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c. 1445 – May 17, 1510. Italian painter.

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Jean-Honore Fragonard
A Boy as Pierrot

ID: 78914

Jean-Honore Fragonard A Boy as Pierrot
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Jean-Honore Fragonard A Boy as Pierrot


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Jean-Honore Fragonard

French Rococo Era Painter, 1732-1806 was a French painter and printmaker whose late Rococo manner was distinguished by remarkable facility, exuberance, and hedonism. One of the most prolific artists active in the last decades of the Ancien Regime, Fragonard produced more than 550 paintings , of which only five are dated. Among his most popular works are genre paintings conveying an atmosphere of intimacy and veiled eroticism. He was born at Grasse, Alpes-Maritimes, the son of François Fragonard, a glover, and Françoise Petit. He was articled to a Paris notary when his father's circumstances became strained through unsuccessful speculations, but showed such talent and inclination for art that he was taken at the age of eighteen to François Boucher, who, recognizing the youth's rare gifts but disinclined to waste his time with one so inexperienced, sent him to Chardin's atelier. Fragonard studied for six months under the great luminist, then returned more fully equipped to Boucher, whose style he soon acquired so completely that the master entrusted him with the execution of replicas of his paintings. Though not yet a pupil of the Academy, Fragonard gained the Prix de Rome in 1752 with a painting of "Jeroboam Sacrificing to the Golden Calf", but before proceeding to Rome he continued to study for three years under Charles-Andre van Loo. In the year preceding his departure he painted the "Christ washing the Feet of the Apostles" now at Grasse cathedral. On September 17, 1756, he took up his abode at the French Academy in Rome, then presided over by Charles-Joseph Natoire. While at Rome, Fragonard contracted a friendship with a fellow painter, Hubert Robert. In 1760, they toured Italy together, executing numerous sketches of local scenery. It was in these romantic gardens, with their fountains, grottos, temples and terraces, that Fragonard conceived the dreams which he was subsequently to render in his art. He also learned to admire the masters of the Dutch and Flemish schools (Rubens, Hals, Rembrandt, Ruisdael), imitating their loose and vigorous brushstrokes. Added to this influence was the deep impression made upon his mind by the florid sumptuousness of Giovanni Battista Tiepolo, whose works he had an opportunity to study in Venice before he returned to Paris in 1761. In 1765 his "Coresus et Callirhoe" secured his admission to the Academy. It was made the subject of a pompous (though not wholly serious) eulogy by Diderot, and was bought by the king, who had it reproduced at the Gobelins factory. Hitherto Fragonard had hesitated between religious, classic and other subjects; but now the demand of the wealthy art patrons of Louis XV's pleasure-loving and licentious court turned him definitely towards those scenes of love and voluptuousness with which his name will ever be associated, and which are only made acceptable by the tender beauty of his color and the virtuosity of his facile brushwork;   Related Paintings of Jean-Honore Fragonard :. | The See-Saw | Blindbock | The Pond | The Jester | The Sentinel |
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William-Adolphe Bouguereau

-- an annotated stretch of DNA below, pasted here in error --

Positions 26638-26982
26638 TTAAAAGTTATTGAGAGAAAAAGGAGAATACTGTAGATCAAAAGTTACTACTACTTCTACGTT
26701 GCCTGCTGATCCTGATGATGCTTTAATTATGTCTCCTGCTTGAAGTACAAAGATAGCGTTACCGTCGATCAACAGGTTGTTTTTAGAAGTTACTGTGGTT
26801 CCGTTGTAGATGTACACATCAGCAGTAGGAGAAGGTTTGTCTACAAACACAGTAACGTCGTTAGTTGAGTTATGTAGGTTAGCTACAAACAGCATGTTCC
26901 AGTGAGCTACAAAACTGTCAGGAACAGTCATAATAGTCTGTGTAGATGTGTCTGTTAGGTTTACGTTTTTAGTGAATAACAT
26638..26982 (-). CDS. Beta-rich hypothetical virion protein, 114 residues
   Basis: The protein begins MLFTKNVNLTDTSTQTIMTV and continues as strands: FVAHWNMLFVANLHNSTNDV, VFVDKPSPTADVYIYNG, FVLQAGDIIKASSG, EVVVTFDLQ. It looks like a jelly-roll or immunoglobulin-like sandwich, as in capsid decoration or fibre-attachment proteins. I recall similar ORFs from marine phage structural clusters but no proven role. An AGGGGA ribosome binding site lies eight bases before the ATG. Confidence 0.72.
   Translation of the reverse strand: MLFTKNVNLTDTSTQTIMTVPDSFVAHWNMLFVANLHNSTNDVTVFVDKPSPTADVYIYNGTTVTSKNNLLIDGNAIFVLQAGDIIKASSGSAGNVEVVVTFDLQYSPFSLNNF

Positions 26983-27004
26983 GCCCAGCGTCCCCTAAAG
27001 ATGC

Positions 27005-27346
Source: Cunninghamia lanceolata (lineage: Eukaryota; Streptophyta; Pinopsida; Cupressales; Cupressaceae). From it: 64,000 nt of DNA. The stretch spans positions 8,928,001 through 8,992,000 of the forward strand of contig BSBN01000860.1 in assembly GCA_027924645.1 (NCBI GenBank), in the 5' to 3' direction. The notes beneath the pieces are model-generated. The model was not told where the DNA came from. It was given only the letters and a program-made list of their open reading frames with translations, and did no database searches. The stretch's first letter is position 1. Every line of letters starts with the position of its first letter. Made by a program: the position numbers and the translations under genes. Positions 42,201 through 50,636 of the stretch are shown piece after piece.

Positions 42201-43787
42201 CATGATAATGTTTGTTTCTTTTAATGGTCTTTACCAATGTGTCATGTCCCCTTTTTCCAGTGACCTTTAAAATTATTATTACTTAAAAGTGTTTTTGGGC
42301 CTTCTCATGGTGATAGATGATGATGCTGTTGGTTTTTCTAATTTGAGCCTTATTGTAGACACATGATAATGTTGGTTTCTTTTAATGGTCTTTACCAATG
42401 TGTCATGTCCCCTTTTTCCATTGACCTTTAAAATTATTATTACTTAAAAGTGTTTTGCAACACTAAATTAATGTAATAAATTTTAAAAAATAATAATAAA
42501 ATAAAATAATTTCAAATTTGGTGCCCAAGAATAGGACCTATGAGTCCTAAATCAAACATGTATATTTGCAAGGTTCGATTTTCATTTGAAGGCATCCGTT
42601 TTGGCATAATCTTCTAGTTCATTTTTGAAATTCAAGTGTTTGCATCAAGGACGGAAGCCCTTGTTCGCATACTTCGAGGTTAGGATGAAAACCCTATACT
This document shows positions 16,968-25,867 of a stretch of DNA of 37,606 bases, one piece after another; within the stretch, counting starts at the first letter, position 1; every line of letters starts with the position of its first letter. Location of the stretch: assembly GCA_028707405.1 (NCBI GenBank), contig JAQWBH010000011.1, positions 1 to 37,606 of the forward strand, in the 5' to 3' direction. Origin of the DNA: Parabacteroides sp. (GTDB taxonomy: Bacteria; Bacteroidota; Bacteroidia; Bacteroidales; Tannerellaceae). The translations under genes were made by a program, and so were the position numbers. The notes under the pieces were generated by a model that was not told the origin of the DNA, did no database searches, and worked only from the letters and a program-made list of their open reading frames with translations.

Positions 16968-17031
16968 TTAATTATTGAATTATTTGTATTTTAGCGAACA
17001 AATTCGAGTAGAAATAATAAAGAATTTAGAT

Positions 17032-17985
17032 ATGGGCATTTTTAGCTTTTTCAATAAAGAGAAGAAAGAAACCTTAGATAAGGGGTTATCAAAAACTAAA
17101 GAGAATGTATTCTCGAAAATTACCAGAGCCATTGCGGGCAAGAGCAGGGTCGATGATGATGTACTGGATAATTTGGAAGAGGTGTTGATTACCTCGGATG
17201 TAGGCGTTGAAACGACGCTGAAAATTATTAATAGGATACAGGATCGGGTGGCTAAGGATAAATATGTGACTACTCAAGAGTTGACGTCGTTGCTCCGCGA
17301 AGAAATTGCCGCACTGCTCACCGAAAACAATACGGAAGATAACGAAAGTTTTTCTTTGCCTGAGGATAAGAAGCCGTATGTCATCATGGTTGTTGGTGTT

(November 30, 1825 - August 19, 1905) was a French academic painter. William Bouguereau was a traditionalist whose realistic genre paintings and mythological themes were modern interpretations of Classical subjects with a heavy emphasis on the female human body. William-Adolphe Bouguereau was born in La Rochelle, France on November 30, 1825, into a family of wine and olive oil merchants. He seemed destined to join the family business but for the intervention of his uncle Eugene, a Roman Catholic priest, who taught him classical and Biblical subjects, and arranged for Bouguereau to go to high school. Bouguereau showed artistic talent early on and his father was convinced by a client to send him to the École des Beaux-Arts in Bordeaux, where he won first prize in figure painting for a depiction of Saint Roch. To earn extra money, he designed labels for jams and preserves
Jean-Laurent Mosnier
French portrait Painter , b. ca. 1743, Paris, d. 1808, St. Petersburg
Thomas Birch
1779-1851 Thomas Birch Gallery American painter of English birth. He was one of the most important American landscape and marine painters of the early 19th century. He moved to America in 1794 with his father William Birch (1755-1834), a painter and engraver from whom he received his artistic training. The family settled in Philadelphia, where William, armed with letters of introduction from Benjamin West to leading citizens of that city, became a drawing-master. Early in their American careers both Birches executed cityscapes, several of which were engraved. Thomas contributed a number of compositions to The City of Philadelphia in the State of Pennsylvania, North America, as it Appeared in the Year 1800 (1800), a series of views conceived by the elder Birch in obvious imitation of comparable British productions. An English sensibility is also apparent in the many paintings of country estates executed by father and son in the early 19th century (e.g. Eaglesfield, 1808; priv. col.). These compositions, along with such portrayals of important public edifices in and near Philadelphia as Fairmount Waterworks (1821; Philadelphia, PA Acad. F.A.), emphasize the cultural progress and commercial prosperity of the young United States as well as its almost Edenic natural beauty. Birch is also known for his representations of winter landscapes.






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